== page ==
Tags


    Between enlightenment and ‘plugging’.  A history of vocational guidance films on nursing

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    Combating nursing shortages through film has a history. A W-o-W film evening explored the changing nature of the nursing profession through vocational guidance films over the last 80 years.

    Capturing ‘Each and Every Moment" of nurses in training

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    A W-o-W film evening contrasted vocational guidance films with "Each and Every Moment", a heartfelt documentary by Nicolas Philibert on training of nurses at the La Croix Saint-Simon hospital in the suburbs of Paris.

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    W-o-W Filmscreening #1: Nursing shortage in the spotlight

    W‑o-W Film­s­cree­ning #1: Nursing shortage in the spotlight

    Work-o-Witch invites to its first film screening to discuss the role of film in the professional training of nursing staff and as a medium for addressing skills shortages, on 10 November 2022, at the Arthouse-Cinema of the University of Music and Performing Arts in Vienna.

    Educating Frank

    Educating Frank

    "Educating Rita" (1983) is the undisputed favorite cinematic example of adult education research: rarely has social mobility through education been told in such a multifaceted and entertaining way. In the era of online teaching, it's worth revisiting the film with a focus on the second lead role, alongside Rita, the lecturer Frank, aka Michael Caine.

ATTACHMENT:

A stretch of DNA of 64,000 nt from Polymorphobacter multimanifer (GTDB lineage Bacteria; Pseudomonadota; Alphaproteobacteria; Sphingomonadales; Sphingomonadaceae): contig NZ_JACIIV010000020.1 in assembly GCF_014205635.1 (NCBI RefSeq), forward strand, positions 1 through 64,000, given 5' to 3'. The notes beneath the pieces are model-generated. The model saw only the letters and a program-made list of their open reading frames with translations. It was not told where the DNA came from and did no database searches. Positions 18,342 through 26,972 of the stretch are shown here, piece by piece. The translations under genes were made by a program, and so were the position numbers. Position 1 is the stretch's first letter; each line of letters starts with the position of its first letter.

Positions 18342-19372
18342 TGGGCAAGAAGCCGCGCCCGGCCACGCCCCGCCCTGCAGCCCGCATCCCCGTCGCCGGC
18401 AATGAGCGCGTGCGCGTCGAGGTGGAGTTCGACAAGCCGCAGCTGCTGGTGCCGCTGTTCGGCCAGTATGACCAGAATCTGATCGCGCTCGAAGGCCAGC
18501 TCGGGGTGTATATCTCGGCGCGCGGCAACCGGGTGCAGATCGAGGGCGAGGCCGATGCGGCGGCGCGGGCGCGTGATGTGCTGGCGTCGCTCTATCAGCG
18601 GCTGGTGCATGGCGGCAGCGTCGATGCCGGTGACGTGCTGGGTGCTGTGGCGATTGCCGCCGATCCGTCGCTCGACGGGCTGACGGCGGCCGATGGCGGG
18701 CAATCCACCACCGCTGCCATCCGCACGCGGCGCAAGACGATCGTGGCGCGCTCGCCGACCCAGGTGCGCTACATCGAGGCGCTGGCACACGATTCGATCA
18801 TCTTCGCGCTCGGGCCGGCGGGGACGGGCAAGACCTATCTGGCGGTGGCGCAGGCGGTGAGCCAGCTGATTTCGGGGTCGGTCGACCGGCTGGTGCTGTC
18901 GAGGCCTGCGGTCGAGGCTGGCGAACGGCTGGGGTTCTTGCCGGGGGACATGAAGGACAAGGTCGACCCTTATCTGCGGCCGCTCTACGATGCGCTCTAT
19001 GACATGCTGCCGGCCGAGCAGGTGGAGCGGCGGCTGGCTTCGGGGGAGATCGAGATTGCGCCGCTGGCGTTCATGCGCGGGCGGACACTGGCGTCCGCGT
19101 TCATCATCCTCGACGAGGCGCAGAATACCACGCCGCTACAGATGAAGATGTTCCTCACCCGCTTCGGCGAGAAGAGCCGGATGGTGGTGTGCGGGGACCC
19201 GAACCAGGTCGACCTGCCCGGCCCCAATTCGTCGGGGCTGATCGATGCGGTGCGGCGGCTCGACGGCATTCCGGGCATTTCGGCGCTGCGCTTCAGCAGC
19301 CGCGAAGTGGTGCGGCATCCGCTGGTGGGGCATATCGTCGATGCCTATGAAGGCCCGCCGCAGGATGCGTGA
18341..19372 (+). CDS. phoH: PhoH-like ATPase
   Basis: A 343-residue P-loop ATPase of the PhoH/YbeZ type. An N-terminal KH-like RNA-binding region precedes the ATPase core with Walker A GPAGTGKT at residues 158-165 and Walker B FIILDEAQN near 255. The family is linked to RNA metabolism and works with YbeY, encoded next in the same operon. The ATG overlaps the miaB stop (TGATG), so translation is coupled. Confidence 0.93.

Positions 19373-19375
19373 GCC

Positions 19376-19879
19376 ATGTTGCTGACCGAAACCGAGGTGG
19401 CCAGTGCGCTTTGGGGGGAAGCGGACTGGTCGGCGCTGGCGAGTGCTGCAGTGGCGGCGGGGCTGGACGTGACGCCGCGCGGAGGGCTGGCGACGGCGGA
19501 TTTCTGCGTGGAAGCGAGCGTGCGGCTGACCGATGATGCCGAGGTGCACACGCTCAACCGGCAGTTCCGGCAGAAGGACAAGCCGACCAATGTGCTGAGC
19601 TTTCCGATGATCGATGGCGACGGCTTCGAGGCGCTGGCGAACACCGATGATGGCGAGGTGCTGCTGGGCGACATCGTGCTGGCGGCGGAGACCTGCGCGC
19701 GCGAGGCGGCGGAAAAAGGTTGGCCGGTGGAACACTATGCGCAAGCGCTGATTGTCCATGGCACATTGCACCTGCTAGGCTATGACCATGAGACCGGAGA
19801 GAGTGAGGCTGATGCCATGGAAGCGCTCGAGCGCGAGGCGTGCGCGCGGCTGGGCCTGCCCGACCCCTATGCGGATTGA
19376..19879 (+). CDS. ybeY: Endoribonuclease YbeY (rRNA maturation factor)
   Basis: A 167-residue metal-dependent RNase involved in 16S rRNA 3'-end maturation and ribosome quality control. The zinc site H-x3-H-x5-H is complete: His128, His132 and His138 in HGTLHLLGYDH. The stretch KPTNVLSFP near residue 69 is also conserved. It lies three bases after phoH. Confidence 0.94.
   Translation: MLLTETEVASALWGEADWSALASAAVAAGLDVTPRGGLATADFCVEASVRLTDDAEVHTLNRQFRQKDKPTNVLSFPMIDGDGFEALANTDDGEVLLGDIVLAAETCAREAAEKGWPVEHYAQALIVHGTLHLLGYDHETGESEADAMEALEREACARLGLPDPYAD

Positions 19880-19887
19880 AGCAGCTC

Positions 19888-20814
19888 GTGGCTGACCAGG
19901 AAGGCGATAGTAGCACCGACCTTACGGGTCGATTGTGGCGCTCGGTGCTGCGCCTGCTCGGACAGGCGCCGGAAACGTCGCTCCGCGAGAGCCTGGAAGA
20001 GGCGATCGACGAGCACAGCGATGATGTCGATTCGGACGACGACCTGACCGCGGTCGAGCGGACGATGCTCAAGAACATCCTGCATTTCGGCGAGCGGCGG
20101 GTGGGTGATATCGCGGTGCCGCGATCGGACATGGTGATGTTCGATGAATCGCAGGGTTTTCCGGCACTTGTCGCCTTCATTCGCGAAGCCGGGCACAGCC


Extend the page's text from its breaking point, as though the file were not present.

Trainspotters’ job interviews

    Train­spot­ters’ job interviews

    Job interviews in feature films are rare. Nevertheless, film history has some special treats in store. From the point of view of public employment services, the interview scene from Trainspotting (1996) by Danny Boyle cannot be surpassed.

    1 8 9 10 11 12 45


    About this blog

    By selecting a film or an image, this blog literally illus­tra­tes the vast sphere of work, employ­ment & education in an open collec­tion of academic, artistic and also anecdotal findings.

    About us

    Konrad Wakol­bin­ger makes docu­men­ta­ry films about work and life. Jörg Mar­ko­witsch does research on education and work. They are both based in Vienna. Infor­ma­ti­on on guest authors can be found in their cor­re­spon­ding articles.

    More about

    Inte­res­ted in more? Find recom­men­da­ti­ons on relevant festivals, film collec­tions and lite­ra­tu­re here.

    About this blog

    With picking a film or an image, this blog literally illus­tra­tes the vast sphere of work, employ­ment & education in an open collec­tion of academic, artistic and also anecdotal findings.

    About us

    Konrad Wakol­bin­ger makes docu­men­ta­ry films about work and life. Jörg Mar­ko­witsch does research on education and work. We both work in Vienna. Infor­ma­ti­on on guest authors can be found in their respec­ti­ve articles.

    More about

    Inte­res­ted in more? Find recom­men­da­ti­ons on relevant festivals, film collec­tions and lite­ra­tu­re here.